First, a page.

In a large bowl, whisk vinegar, mustard and remaining olive oil. Season with salt and pepper. Add the mixed microgreens and toss to coat. Mound the greens on a plate and arrange deviled eggs on top. Garnish with capers.
Servings • 6
Source: Heather Lloyd
Italian Manhattan with thyme microgreens
1 1/2 cups bourbon
1/2 cup Amaro liqueur (Italian herbal liqueur)
8 teaspoons orange blossom honey
4 teaspoons fresh lemon juice
8 fresh sprigs thyme microgreens
3 cups ice cubes
Combine bourbon, Amaro, honey, lemon juice and microgreens in pitcher; stir to blend. Mix in ice cubes. Divide mixture, including ice, among eight rocks glasses, making sure each cocktail has a sprig of the aromatic and colorful thyme.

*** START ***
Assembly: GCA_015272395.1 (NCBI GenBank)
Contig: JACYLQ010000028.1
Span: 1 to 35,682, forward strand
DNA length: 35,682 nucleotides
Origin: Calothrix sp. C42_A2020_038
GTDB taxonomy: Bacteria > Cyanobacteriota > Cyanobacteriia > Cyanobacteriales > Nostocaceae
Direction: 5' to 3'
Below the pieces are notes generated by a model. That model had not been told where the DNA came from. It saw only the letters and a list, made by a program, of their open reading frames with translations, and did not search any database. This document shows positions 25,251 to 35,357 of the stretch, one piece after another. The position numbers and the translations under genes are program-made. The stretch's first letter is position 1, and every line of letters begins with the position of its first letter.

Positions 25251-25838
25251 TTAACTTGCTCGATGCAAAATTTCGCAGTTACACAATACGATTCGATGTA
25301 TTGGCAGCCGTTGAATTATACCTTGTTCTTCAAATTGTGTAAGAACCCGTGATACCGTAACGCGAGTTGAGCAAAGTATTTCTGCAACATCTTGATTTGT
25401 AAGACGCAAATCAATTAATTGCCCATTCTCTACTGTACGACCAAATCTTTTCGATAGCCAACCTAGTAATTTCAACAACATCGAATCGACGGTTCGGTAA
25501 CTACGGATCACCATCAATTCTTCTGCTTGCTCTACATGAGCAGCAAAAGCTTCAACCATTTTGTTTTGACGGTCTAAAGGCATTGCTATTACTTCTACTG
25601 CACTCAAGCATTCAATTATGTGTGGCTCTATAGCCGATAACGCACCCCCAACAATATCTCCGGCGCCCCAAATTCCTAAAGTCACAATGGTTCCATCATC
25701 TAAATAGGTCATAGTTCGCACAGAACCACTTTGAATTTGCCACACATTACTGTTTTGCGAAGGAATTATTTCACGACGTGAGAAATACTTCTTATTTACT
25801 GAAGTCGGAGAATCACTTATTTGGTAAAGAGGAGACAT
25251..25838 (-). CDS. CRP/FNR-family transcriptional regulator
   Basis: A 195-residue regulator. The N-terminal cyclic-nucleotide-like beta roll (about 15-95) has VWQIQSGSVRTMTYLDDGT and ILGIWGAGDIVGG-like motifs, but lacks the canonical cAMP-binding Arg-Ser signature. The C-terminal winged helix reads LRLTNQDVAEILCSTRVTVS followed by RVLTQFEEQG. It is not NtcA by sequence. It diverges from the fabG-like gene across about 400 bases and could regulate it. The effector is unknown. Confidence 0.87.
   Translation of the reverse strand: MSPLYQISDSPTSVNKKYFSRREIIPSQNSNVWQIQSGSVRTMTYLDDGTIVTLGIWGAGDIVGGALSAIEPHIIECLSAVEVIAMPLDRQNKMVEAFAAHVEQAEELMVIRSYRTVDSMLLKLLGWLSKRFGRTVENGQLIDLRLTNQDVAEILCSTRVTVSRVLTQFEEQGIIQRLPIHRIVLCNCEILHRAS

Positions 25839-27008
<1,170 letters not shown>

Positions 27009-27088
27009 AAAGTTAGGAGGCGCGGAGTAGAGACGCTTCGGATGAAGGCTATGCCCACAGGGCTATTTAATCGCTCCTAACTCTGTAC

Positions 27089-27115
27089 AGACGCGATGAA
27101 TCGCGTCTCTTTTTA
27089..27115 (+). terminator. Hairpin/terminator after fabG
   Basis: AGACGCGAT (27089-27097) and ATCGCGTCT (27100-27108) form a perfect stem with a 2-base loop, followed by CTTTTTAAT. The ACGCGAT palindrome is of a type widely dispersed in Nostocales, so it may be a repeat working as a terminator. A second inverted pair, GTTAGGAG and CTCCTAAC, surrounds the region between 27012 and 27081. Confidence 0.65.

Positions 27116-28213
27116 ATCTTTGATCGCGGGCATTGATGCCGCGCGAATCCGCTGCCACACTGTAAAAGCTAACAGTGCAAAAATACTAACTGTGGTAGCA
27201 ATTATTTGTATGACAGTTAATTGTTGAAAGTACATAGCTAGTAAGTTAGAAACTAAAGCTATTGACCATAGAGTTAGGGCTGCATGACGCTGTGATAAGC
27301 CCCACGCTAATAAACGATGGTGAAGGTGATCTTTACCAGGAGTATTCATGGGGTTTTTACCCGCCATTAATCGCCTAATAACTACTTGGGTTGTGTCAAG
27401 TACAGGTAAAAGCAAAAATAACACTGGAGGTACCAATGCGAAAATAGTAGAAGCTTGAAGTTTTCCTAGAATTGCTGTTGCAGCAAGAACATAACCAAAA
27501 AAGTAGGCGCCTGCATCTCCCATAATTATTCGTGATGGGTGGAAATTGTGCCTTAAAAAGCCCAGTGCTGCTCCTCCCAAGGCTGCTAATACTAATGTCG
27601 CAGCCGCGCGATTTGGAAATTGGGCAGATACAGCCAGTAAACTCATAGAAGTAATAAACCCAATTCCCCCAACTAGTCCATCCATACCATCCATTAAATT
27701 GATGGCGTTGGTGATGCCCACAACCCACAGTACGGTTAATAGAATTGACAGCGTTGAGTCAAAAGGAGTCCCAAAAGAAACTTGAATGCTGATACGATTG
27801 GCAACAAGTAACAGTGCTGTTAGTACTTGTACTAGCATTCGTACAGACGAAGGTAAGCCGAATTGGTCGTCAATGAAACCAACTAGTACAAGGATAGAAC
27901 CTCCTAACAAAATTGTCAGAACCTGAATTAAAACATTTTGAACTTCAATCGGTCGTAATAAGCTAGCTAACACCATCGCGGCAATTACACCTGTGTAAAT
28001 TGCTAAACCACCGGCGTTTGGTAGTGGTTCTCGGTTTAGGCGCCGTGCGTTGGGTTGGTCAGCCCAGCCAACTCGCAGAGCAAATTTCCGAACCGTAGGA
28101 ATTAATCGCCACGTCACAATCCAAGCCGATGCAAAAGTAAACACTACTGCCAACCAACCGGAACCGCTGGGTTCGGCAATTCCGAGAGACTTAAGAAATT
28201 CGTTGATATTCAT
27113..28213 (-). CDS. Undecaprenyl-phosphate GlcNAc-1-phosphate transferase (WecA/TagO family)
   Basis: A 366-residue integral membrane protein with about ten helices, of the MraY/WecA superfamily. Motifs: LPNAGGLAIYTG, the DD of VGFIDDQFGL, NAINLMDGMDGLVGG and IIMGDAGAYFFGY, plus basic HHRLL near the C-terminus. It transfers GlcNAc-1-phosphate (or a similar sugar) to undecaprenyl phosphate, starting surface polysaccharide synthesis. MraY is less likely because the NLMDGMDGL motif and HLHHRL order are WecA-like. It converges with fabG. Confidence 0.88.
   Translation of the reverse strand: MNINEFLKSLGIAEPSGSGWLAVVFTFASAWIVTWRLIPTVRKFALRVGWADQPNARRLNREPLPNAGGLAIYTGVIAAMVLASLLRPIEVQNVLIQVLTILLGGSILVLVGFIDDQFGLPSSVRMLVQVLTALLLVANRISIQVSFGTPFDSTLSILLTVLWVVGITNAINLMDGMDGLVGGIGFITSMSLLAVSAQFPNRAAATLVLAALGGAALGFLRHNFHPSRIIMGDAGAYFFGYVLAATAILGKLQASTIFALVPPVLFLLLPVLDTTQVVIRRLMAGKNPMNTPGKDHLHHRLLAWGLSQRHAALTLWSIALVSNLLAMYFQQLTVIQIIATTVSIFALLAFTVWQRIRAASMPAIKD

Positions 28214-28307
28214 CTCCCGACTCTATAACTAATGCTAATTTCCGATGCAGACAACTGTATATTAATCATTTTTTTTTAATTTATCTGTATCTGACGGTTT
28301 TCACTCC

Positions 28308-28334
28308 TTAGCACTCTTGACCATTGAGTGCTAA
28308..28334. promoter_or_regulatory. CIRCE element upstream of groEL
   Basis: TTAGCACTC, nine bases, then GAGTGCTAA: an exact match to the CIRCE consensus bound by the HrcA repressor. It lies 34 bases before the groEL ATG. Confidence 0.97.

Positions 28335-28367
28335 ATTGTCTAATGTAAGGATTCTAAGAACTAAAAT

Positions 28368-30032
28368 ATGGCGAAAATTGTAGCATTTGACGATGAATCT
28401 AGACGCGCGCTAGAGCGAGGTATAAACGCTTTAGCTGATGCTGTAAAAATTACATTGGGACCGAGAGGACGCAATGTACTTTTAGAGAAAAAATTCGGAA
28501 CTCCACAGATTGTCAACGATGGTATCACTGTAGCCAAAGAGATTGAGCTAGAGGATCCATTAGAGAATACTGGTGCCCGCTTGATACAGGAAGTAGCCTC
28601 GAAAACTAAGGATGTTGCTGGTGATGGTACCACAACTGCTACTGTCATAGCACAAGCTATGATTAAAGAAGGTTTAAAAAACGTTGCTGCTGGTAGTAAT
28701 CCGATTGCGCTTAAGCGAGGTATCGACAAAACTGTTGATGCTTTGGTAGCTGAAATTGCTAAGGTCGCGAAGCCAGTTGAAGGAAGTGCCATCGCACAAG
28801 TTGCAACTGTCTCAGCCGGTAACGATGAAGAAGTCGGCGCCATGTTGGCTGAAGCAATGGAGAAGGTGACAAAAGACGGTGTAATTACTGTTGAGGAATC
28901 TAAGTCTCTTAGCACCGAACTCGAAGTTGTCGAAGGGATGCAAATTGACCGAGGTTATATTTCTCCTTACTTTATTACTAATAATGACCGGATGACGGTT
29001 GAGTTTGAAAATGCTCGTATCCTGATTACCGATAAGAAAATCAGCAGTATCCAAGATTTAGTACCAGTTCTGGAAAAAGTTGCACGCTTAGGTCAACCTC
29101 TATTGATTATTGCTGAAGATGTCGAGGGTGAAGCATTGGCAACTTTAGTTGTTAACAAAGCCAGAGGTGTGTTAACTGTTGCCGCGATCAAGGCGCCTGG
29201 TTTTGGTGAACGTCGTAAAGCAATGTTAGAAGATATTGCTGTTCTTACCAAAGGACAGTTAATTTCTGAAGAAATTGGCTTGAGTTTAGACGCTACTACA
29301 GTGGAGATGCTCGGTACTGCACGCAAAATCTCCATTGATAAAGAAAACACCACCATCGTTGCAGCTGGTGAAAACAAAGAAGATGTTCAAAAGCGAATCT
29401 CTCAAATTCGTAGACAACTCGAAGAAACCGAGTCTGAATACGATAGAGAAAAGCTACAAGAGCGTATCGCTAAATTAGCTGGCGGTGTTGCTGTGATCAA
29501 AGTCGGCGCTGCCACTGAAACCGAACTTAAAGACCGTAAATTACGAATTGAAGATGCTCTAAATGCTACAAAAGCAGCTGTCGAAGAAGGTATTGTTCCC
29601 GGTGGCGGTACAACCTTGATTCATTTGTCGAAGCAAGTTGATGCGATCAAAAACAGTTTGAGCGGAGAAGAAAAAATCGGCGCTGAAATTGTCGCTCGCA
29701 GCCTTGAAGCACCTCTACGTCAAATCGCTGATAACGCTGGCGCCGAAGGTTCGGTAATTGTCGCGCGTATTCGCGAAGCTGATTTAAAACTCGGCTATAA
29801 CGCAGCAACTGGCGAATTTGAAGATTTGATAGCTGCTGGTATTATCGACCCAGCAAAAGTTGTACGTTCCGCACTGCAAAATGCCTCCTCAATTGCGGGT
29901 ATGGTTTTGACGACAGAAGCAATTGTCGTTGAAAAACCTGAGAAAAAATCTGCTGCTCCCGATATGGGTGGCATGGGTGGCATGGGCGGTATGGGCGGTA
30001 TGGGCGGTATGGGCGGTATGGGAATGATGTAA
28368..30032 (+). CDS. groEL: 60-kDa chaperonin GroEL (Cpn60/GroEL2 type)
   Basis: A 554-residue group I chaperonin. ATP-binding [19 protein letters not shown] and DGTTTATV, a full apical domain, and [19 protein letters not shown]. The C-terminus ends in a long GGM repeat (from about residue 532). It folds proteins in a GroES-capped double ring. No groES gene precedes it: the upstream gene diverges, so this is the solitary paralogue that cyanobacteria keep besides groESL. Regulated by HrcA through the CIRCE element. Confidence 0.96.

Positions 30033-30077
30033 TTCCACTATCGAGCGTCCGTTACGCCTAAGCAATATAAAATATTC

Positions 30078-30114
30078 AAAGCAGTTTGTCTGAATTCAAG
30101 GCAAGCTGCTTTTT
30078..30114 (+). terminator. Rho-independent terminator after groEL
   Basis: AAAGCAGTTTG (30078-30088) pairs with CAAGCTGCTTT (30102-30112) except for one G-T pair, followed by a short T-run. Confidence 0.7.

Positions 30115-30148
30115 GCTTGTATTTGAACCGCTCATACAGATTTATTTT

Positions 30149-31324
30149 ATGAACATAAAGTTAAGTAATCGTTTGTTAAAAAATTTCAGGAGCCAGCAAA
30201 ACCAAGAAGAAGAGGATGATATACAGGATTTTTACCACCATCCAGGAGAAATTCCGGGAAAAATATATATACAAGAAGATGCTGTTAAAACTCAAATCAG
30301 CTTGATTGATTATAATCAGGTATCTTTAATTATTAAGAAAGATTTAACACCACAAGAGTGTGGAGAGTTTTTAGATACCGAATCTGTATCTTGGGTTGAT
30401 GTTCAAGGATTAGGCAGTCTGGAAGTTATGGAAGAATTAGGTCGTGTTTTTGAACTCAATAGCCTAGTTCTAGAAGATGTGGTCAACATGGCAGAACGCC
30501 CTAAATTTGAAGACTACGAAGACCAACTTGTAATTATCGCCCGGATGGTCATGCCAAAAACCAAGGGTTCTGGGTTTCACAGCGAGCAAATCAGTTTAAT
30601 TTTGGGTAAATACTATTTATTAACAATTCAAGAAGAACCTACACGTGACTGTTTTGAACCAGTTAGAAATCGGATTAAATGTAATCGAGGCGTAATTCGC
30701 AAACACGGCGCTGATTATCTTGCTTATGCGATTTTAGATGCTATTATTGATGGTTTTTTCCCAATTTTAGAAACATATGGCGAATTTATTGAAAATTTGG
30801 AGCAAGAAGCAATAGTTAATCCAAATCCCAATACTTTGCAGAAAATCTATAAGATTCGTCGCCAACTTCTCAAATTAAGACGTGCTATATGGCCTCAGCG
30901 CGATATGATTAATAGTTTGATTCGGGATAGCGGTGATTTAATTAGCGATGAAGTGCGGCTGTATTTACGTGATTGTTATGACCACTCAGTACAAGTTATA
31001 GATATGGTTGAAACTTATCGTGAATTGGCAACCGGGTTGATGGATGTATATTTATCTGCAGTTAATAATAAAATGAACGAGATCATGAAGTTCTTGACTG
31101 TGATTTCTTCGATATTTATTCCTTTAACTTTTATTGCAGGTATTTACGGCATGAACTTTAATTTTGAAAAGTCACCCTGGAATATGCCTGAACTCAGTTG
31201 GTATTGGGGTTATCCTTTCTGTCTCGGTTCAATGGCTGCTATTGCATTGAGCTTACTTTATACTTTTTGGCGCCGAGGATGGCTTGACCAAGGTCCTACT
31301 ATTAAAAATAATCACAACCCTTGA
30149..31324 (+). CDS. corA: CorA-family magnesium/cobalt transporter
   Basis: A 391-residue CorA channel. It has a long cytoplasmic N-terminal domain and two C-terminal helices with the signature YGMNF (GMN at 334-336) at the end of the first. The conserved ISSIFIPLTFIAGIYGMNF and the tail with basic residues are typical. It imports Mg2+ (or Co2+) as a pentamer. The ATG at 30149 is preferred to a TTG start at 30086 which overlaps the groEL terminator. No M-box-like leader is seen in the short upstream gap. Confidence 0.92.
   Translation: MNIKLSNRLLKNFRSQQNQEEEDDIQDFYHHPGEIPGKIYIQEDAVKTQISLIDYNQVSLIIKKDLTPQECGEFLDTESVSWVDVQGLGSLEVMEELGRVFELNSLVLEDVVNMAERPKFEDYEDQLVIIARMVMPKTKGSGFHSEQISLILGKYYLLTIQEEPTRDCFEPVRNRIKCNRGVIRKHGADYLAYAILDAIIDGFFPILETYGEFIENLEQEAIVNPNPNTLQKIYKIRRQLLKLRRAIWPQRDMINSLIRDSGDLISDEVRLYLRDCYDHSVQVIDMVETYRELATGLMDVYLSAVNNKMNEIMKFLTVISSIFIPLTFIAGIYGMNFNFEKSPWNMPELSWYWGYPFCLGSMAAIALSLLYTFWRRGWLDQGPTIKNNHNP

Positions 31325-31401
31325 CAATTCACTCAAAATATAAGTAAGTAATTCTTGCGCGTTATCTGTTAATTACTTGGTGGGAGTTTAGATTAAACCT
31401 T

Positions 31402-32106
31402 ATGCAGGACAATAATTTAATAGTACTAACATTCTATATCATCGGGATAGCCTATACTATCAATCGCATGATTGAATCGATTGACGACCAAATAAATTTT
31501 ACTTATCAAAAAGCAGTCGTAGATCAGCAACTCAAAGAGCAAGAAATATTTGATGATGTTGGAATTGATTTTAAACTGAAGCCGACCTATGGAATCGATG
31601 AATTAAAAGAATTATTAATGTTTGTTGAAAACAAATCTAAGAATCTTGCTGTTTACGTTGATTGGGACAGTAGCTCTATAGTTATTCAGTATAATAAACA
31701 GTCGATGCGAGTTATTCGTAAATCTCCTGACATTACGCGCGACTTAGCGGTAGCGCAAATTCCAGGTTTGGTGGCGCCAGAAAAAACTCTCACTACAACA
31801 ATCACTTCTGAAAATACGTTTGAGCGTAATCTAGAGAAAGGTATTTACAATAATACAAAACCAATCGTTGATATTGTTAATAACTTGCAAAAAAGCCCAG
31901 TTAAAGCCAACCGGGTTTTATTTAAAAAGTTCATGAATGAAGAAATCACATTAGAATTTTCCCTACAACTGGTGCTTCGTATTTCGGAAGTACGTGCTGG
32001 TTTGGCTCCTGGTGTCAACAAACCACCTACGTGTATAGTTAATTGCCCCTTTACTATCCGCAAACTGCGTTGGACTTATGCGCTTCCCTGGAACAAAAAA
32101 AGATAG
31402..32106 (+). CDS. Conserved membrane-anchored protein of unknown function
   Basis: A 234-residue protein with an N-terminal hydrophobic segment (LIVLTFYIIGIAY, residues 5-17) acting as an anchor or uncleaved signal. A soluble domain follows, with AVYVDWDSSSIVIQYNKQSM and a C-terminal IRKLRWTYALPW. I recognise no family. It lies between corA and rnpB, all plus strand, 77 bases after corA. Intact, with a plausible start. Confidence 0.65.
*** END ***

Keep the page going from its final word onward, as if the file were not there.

Servings • 8
Source: Heather Lloyd
Baby arugula, microgreens and roasted beet Salad with agave Dijon vinaigrette
2 medium-sized golden beets, peeled
2 medium-sized red beets, peeled
4 ounces baby arugula
1/2 cup raw hazelnuts
1 package microgreens
1/4 cup dried tart cherries
1 cup water
1/2 cup olive oil
1/4 cup apple cider vinegar
1/2 cup agave nectar
1/4 cup brown mustard seed
3 tablespoons lemon juice, fresh squeezed
2 teaspoons salt
Black pepper to taste
Heat oven to 375 degrees. Place beets on a baking tray and roast for 20 minutes or until cook all of the way through. Remove from oven and let the beets cool to room temperature. Then slice thin.
Toast raw hazelnuts in a sauté pan till the outside skin is lightly browned and easily removed. Remove from heat and cool until easy to handle. Remove skin and crush with an espresso grinder or a mortar and pestle.